The annual rate of coronary artery calcification with combination therapy with a PCSK9 inhibitor and a statin is lower than that with statin monotherapy

NPJ Aging Mech Dis. 2018 Jun 22:4:7. doi: 10.1038/s41514-018-0026-2. eCollection 2018.

Abstract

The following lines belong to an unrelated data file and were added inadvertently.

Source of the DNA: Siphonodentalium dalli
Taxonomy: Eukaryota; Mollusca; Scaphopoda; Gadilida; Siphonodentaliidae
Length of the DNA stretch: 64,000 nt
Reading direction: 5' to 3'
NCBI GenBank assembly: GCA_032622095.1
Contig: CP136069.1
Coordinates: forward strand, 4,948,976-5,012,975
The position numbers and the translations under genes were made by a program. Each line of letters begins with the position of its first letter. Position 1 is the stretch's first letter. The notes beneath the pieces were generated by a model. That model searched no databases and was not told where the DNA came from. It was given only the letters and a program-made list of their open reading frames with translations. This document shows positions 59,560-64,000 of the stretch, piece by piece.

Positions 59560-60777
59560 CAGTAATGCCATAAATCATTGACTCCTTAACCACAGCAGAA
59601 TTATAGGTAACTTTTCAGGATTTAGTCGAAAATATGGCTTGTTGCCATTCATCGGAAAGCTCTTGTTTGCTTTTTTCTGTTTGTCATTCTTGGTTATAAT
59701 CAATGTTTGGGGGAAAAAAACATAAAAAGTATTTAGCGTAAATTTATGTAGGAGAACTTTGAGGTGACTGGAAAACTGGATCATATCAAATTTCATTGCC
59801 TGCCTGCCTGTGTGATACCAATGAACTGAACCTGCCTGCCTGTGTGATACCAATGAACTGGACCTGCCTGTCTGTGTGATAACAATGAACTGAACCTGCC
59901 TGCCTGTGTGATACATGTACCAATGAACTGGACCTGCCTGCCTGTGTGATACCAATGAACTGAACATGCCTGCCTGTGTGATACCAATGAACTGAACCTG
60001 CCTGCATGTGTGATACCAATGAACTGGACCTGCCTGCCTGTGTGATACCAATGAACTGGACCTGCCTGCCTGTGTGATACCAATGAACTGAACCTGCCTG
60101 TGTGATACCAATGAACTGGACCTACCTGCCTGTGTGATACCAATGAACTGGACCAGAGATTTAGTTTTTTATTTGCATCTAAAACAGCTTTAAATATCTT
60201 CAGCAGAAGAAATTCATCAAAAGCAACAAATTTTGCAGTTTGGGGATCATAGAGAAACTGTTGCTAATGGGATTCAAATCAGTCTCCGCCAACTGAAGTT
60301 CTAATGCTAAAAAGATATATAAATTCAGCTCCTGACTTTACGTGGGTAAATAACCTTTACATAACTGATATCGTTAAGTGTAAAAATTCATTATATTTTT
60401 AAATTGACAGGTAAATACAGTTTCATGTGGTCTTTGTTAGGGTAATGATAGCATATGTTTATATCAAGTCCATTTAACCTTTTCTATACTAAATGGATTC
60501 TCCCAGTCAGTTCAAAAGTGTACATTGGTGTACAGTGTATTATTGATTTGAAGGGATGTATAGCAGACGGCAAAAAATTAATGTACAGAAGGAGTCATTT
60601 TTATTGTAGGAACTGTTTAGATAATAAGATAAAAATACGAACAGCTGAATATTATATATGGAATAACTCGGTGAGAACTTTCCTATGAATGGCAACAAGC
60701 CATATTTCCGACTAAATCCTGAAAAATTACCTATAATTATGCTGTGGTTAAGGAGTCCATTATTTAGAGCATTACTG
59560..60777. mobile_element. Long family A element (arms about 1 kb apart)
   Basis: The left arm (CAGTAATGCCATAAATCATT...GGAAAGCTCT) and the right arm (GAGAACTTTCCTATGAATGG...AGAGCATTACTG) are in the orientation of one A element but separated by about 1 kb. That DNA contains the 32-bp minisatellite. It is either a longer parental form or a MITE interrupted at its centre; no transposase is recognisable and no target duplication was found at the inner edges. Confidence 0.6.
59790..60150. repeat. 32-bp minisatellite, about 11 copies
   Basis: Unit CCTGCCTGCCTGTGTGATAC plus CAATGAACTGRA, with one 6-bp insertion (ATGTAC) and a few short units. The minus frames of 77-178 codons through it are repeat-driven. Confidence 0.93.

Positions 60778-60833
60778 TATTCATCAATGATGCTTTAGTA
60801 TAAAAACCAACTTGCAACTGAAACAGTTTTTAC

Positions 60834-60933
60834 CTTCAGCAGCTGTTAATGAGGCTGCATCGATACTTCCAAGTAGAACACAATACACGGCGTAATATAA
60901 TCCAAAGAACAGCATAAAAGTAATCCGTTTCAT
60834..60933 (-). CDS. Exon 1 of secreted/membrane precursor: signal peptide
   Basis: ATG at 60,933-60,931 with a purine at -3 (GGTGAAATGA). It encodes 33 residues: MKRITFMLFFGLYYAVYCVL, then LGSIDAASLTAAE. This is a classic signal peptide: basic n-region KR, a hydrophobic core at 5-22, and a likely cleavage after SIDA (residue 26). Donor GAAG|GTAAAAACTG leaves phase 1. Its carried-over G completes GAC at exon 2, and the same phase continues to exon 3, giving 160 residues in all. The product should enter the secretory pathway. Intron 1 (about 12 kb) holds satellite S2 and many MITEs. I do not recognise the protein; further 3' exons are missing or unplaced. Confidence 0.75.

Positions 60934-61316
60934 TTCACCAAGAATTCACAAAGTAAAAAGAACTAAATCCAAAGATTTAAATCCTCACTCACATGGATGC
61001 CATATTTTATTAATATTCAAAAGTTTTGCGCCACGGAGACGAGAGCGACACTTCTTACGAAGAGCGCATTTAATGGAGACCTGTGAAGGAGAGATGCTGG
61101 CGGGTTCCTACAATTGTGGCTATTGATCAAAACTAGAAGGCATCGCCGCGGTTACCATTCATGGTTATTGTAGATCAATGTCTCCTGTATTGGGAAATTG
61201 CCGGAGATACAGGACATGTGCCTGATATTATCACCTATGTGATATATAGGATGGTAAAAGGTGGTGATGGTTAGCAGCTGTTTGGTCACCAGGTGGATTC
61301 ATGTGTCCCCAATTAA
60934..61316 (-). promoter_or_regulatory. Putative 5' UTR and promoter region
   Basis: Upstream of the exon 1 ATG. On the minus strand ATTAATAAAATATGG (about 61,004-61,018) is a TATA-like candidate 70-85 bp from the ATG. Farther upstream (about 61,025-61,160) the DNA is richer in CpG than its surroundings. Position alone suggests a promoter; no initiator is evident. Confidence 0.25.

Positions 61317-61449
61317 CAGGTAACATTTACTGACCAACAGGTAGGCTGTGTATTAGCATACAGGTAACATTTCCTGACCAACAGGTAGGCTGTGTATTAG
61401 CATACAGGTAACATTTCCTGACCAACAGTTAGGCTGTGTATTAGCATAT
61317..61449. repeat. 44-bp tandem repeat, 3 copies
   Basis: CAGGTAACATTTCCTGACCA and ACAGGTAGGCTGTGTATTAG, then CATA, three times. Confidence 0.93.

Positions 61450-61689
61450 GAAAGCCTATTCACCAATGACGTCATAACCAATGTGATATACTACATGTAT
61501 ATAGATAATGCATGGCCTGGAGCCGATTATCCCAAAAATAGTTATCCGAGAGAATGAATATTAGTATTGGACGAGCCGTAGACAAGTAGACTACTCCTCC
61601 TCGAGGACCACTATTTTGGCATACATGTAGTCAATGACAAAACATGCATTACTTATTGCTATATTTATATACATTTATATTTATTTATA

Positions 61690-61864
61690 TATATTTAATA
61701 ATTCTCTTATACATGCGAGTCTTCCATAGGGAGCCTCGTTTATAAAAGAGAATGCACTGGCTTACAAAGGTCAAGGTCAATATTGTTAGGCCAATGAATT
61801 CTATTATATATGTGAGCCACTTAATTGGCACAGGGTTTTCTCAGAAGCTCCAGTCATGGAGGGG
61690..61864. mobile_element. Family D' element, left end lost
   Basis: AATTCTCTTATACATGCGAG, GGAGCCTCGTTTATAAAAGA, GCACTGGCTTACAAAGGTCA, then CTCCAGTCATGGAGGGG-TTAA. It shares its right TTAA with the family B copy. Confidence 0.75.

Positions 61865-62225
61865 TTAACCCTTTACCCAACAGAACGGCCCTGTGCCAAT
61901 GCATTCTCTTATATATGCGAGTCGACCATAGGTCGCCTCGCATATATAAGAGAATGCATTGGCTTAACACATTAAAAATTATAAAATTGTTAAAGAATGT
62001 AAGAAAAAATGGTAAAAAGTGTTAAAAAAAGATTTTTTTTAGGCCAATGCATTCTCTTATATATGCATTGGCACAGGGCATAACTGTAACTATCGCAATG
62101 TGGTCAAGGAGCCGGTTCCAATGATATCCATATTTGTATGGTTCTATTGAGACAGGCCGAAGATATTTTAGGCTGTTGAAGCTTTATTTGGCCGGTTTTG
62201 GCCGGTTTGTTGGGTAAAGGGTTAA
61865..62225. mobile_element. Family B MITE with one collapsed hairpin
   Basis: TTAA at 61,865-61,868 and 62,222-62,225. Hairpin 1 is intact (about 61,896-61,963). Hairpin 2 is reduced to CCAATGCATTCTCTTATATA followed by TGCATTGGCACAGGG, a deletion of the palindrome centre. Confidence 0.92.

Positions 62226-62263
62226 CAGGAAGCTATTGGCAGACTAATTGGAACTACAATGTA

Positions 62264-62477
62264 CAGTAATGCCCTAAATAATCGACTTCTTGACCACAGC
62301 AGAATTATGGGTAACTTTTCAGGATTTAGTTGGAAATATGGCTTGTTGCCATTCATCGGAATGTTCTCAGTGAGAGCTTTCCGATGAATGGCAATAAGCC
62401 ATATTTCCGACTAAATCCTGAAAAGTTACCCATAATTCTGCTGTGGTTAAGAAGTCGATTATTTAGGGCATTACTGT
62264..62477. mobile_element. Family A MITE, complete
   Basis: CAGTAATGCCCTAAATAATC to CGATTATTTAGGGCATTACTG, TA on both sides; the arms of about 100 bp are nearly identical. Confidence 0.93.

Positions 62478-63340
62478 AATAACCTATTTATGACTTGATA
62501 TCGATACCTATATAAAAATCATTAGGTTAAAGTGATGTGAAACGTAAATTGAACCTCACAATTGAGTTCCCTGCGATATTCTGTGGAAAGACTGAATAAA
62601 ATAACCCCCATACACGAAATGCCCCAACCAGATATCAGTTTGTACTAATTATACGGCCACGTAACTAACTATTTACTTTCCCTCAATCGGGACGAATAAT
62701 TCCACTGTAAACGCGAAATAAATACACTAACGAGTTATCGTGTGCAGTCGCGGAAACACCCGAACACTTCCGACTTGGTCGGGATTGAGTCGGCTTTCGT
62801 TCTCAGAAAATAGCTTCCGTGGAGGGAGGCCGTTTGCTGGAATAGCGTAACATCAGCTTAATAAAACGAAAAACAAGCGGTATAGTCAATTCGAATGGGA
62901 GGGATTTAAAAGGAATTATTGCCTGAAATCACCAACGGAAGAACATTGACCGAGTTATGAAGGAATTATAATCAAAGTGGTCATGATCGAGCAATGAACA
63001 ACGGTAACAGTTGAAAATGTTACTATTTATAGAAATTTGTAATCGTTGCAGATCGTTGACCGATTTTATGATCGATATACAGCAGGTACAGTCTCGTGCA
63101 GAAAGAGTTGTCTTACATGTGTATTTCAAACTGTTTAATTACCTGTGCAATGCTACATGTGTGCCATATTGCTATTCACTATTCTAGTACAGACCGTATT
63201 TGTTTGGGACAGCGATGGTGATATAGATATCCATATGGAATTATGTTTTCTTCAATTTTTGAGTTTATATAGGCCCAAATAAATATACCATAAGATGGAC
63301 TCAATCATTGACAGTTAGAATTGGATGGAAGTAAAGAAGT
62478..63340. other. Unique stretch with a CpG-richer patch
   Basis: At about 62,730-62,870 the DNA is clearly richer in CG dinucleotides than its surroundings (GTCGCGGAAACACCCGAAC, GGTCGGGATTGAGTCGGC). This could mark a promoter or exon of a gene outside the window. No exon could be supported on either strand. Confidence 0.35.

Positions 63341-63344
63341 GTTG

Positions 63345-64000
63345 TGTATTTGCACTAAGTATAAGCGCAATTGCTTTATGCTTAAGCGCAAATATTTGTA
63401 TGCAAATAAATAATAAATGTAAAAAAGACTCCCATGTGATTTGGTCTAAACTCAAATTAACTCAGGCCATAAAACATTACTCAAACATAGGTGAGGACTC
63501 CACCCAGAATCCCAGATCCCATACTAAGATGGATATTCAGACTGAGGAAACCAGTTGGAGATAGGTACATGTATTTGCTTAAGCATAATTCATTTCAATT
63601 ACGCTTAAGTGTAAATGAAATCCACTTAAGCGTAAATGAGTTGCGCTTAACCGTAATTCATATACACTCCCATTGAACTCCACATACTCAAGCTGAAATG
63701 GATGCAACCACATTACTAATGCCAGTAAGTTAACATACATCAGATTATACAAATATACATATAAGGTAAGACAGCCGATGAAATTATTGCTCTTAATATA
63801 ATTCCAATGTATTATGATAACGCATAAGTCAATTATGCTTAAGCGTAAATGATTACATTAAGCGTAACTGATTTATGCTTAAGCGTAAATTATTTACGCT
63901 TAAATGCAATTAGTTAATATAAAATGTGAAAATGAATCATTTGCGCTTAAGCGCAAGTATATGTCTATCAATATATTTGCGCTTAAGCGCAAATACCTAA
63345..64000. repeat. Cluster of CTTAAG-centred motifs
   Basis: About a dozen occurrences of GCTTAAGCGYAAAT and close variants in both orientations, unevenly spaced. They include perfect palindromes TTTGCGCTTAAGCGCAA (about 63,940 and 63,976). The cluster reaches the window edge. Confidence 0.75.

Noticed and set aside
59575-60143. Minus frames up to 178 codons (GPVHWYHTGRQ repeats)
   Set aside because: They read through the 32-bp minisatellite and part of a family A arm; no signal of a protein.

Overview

Statins and/or PCSK9 inhibitors cause the regression of coronary atheroma and reduce clinical events. However, it currently remains unclear whether these drugs modulate coronary atheroma calcification in vivo. Coronary artery calcium (CAC) scores (Agatston Units, AUs) were estimated in 120 patients receiving coronary computed tomographic angiography (CCTA) (63% males; median age 56 years). The CAC scores were compared among the three groups: (1) neither statin nor PCSK9 inhibitor therapy, (2) statin monotherapy, and (3) statin and PCSK9 inhibitor combination therapy in an unpaired cross-sectional study. Additionally, CCTA was performed twice at an interval in 15 patients undergoing statin monotherapy to compare the previous (baseline) and subsequent (follow-up) CAC scores in a paired longitudinal study. In addition, a PCSK9 inhibitor was administered to 16 patients undergoing statin therapy. Before and after that, CCTA was performed twice to compare the previous and subsequent CAC scores in a paired longitudinal study. The unpaired cross-sectional study and paired longitudinal study consist of completely different patients. Among 120 patients, 40 (33%) had a CAC score >100 AUs. The median CAC score increased in the following order: statin group, statin and PCSK9 group, and no-statin-no-PCSK9 group. Annual CAC score progression was 29.7% by statin monotherapy and 14.3% following the addition of the PCSK9 inhibitor to statin therapy. The annual rate of CAC with the combination therapy with a PCSK9 inhibitor and a statin is lower than that with statin monotherapy. CAC may be prevented with PCSK9 Inhibitor.